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Pass a Law, Any Law, Fast! State Legislative Responses to the Kelo Backlash


  • Lopez Edward J.

    (Department of Economics, San José State University)

  • Jewell R. Todd

    (Department of Economics, University of North Texas)

  • Campbell Noel D.

    (EFIRM, University of Central Arkansas)


In Kelo v. City of New London, the U.S. Supreme Court left it to the states to protect property against takings for economic development. Since Kelo, thirty-seven states have enacted legislation to update their eminent domain laws. This paper is the first to theoretically and empirically analyze the factors that influence whether, in what manner, and how quickly states change their laws through new legislation. Fourteen of the thirty-seven new laws offer only weak protections against development takings. The legislative response to Kelo was responsive to measures of the backlash but only in the binary decision whether to pass any new law. The decision to enact a meaningful restriction was more a function of relevant political economy measures. States with more economic freedom, greater value of new housing construction, and less racial and income inequality are more likely to have enacted stronger restrictions, and sooner. Of the thirteen states that have not updated, Arkansas, Oklahoma and Mississippi are highly likely to do so in the future. Hawaii, Massachusetts and New York are unlikely to update at all.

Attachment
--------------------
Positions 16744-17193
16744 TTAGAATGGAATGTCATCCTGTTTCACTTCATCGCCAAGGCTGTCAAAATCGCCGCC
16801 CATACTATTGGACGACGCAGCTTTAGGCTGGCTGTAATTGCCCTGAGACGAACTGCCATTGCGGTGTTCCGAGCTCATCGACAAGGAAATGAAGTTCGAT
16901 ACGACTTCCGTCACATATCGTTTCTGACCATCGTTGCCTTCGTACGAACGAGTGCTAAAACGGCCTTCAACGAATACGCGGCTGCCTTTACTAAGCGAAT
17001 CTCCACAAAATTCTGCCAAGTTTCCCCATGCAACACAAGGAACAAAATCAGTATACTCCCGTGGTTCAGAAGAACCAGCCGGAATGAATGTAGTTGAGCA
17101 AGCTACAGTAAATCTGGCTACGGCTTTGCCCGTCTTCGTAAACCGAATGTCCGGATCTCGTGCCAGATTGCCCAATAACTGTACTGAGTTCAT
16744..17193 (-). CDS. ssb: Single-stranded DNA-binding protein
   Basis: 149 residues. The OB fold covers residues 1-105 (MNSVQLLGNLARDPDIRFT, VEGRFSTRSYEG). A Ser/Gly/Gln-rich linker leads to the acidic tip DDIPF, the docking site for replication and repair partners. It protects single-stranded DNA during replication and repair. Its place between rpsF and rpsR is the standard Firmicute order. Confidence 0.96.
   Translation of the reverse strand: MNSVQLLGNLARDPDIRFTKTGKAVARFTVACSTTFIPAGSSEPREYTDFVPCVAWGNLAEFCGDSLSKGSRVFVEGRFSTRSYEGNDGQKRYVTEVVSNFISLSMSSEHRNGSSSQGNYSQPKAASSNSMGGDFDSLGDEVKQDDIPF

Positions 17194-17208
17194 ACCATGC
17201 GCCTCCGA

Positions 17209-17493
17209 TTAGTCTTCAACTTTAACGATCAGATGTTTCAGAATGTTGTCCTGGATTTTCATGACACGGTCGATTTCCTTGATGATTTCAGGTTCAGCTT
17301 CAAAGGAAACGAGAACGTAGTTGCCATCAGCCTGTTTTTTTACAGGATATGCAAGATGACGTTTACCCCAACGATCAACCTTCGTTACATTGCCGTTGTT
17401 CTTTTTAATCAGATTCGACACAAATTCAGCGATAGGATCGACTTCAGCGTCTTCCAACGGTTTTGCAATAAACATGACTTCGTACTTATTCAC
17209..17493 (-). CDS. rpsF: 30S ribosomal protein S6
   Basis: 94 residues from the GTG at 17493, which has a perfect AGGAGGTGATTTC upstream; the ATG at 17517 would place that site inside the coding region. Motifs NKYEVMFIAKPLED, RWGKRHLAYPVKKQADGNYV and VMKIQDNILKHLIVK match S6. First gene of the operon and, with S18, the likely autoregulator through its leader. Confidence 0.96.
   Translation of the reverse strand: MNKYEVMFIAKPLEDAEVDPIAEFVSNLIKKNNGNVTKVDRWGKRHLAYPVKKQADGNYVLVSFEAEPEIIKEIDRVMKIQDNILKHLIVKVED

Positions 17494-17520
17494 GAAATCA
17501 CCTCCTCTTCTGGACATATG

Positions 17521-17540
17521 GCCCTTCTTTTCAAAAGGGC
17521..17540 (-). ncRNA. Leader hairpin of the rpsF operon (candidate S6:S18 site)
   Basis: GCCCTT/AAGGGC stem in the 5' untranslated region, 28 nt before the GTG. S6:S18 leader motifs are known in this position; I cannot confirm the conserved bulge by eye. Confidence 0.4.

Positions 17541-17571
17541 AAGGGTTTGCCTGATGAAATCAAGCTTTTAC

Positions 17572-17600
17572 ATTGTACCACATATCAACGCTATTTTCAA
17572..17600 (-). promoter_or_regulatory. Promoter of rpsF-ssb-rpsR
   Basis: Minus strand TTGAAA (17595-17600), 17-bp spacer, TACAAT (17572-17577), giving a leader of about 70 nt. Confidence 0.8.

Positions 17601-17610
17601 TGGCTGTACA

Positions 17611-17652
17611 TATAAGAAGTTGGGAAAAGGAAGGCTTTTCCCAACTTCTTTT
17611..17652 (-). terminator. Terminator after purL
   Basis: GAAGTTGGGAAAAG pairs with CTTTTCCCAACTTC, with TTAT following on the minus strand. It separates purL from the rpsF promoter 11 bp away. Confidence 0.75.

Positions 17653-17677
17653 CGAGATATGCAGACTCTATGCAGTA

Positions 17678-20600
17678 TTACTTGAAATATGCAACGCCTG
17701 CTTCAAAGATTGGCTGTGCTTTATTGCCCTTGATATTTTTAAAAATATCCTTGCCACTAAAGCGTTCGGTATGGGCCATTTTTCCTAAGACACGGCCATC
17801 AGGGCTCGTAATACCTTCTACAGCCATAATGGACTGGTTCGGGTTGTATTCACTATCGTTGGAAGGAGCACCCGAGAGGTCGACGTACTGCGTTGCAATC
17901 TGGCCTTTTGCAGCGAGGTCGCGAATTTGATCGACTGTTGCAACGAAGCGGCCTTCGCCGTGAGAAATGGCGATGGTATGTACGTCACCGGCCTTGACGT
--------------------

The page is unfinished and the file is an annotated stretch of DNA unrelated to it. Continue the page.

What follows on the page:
Suggested Citation

  • Lopez Edward J. & Jewell R. Todd & Campbell Noel D., 2009. "Pass a Law, Any Law, Fast! State Legislative Responses to the Kelo Backlash," Review of Law & Economics, De Gruyter, vol. 5(1), pages 101-135, April.
  • Handle: RePEc:bpj:rlecon:v:5:y:2009:i:1:n:5

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    References listed on IDEAS

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    Cited by:

    1. Adanu, Kwami & Hoehn, John P. & Norris, Patricia & Iglesias, Emma, 2012. "Voter decisions on eminent domain and police power reforms," Journal of Housing Economics, Elsevier, vol. 21(2), pages 187-194.
    2. López Edward J. & Clark J.R., 2013. "The Problem with the Holdout Problem," Review of Law & Economics, De Gruyter, vol. 9(2), pages 151-167, September.
    3. Cadigan, John & Schmitt, Pamela & Shupp, Robert & Swope, Kurtis, 2011. "The holdout problem and urban sprawl: Experimental evidence," Journal of Urban Economics, Elsevier, vol. 69(1), pages 72-81, January.
    4. Laura Rae Dove, 2016. "Introducing the Moral Foundations of Capitalism in Undergraduate Business Law and Ethics Courses Using Kelo v. City of New London," Journal of Private Enterprise, The Association of Private Enterprise Education, vol. 31(Summer 20), pages 87-95.
    5. Paul F. Byrne, 2017. "Have Post-Kelo Restrictions on Eminent Domain Influenced State Economic Development?," Economic Development Quarterly, , vol. 31(1), pages 81-91, February.
    6. Hoehn, John P. & Adanu, Kwami, 2014. "What motivates voters’ support for eminent domain reform: Ownership, vulnerability, or ideology?," International Review of Law and Economics, Elsevier, vol. 37(C), pages 90-99.

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